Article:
Hemangiosarcoma is a form of canine cancer that develops in the endothelial cells – a layer of cells that line the inner walls of the blood vessels.
In this article, we discuss the types of hemangiosarcoma in dogs, their signs, possible treatment options, and prognosis of this disease.
We’d like to extend our thanks to the following contributors for their insightful inputs towards this topic:
*Disclaimer: The information in this article is not meant to replace the advice and expertise of vets. You should consult a vet on your dog’s health condition for an accurate diagnosis.
Summary of Hemangiosarcoma in Dogs
Dog Breeds Prone to Hemangiosarcoma
Dogs of any breeds are susceptible to hemangiosarcoma. However, according to Dr. Venkat, this disease appears more commonly in breeds such as
- German Shepherds
- Golden Retrievers
- Labrador Retrievers
Types of Hemangiosarcoma in Dogs
Dermal HemangiosarcomaSigns and symptoms
• Red to purple growths on the skin
• Bleeding due to the rupturing of the growth
Dermal hemangiosarcoma develops on the skin of dogs.
Dr. Burch shares that dermal hemangiosarcoma tumours are associated with sun exposure. In addition, they tend to form on areas of a dog with minimal or no fur such as his belly or on areas of white fur.
Subcutaneous HemangiosarcomaSigns and symptoms
• Dark red to black growths under the skin
Hemangiosarcoma can also form on the subcutaneous tissue (the layer of tissue just below the skin).
This type of cancer is known to be more aggressive than its dermal form; up to 60% of cases with this form of cancer experience the spreading of cancer cells.
Visceral HemangiosarcomaSigns and symptoms
Clinical signs of visceral hemangiosarcoma vary depending on the location of the tumor.
However, pet owners can still look out for symptoms of internal bleeding in their pet which includes:
• Unexplained weight loss
• Decreased appetite
• Increased panting
• Pale gums
Visceral hemangiosarcoma primarily affects the spleen, liver, and heart of dogs. It’s an invasive and fast-spreading condition that’s life-threatening as tumours can break open, resulting in internal bleeding.
How to Diagnose Hemangiosarcoma in Dogs
If hemangiosarcoma is suspected, your veterinarian will request for a thorough history of your dog’s symptoms.
He’ll then perform a physical exam on your pet. In some situations, the size of the tumours can grow large enough that they can be felt during the exam.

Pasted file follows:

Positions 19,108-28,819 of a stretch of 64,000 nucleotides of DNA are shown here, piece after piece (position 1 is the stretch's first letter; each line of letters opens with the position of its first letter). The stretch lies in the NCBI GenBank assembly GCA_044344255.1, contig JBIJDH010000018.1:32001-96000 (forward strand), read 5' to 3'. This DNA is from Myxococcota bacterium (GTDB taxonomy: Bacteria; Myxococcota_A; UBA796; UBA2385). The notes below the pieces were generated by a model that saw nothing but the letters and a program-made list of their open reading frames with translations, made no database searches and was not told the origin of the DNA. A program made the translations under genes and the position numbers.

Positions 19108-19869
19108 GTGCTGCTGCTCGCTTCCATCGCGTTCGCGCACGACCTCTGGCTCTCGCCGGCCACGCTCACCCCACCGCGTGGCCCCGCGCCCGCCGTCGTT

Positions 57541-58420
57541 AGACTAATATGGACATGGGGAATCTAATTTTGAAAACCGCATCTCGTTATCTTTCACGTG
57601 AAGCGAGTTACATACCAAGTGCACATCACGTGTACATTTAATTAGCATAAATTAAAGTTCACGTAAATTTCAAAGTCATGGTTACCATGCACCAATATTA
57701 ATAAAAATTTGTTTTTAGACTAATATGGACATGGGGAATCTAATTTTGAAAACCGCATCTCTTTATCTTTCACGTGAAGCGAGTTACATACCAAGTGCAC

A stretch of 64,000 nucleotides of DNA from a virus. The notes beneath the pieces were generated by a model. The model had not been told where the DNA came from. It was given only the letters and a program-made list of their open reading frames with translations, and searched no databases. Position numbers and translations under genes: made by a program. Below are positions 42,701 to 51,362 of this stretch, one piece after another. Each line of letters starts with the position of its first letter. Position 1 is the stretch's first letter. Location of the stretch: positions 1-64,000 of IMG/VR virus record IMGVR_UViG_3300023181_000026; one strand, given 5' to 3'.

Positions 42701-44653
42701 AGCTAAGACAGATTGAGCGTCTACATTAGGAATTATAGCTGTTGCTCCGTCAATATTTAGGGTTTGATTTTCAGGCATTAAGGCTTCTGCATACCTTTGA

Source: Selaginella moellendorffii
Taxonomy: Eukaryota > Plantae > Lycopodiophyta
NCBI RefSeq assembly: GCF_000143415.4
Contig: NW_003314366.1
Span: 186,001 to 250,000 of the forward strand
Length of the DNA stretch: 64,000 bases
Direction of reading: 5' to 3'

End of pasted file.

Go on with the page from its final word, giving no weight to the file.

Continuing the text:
According to Dr. Wooten, hemangiosarcoma is also diagnosed through a biopsy – a procedure that involves removing tissue or sample cells from your dog’s body.
After the procedure, tissues or cells are analysed and the result of the analysis is used to determine the extent of your dog’s condition.
Diagnostic tests will also be performed to confirm the diagnosis and rule out other causes of your dog’s symptoms.
These tests may include:
Complete blood count (CBC)
This test is used to evaluate the overall health of your pet.
Urine tests are used to detect the presence of urinary tract infections and other diseases.
A screening test used to uncover any issues with the thyroid gland.
ECG is used to check the rhythm of your dog’s heart. An abnormal heart rhythm may indicate underlying heart diseases.
X-rays and ultrasound of the chest and abdomen
These are used to evaluate the spread of the cancer.
Treatment for Hemangiosarcoma in Dogs
Treatment for hemangiosarcoma depends on a host of factors such as
- the size of the tumour,
- its location,
- type of cancer,
- and whether the cancer has spread.
Expanding on the points above, Dr. Venkat also shares that the treatment options vary depending on the type of hemangiosarcoma.
Some pets may only require surgery while others may need radiation or chemotherapy due to metastasis (the spread of cancer).
In most cases, the most effective form of treatment is the surgical removal of the tumour.
Chemotherapy is often performed following surgery. Additionally, it’s also the main treatment for hemangiosarcoma in the heart as it’s difficult to carry out surgery in this part of the body.
Your vet may also recommend radiation therapy if surgery cannot be used to remove the tumor.
You may also choose not to pursue treatment for your pet. In such cases, your vet will work closely with you to cope with your dog’s illness while helping him maintain a good quality of life.
Prognosis of Hemangiosarcoma in Dogs
Unfortunately, the long-term prognosis for hemangiosarcoma is poor. It’s very aggressive and has a high mortality rate.
The estimated survival time after surgery and chemotherapy is about 5 – 7 months. Furthermore, only about 10% of the dogs that have undergone treatment survive for up to 1 year.
Managing Hemangiosarcoma in Dogs
Early detection is imperative when dealing with hemangiosarcoma in dogs. You should consult your vet immediately if you sense that something’s amiss with your pet or if he’s displaying any of the symptoms listed above.
Additionally, you should also consider purchasing pet insurance to help you manage the cost of treating your furry friend.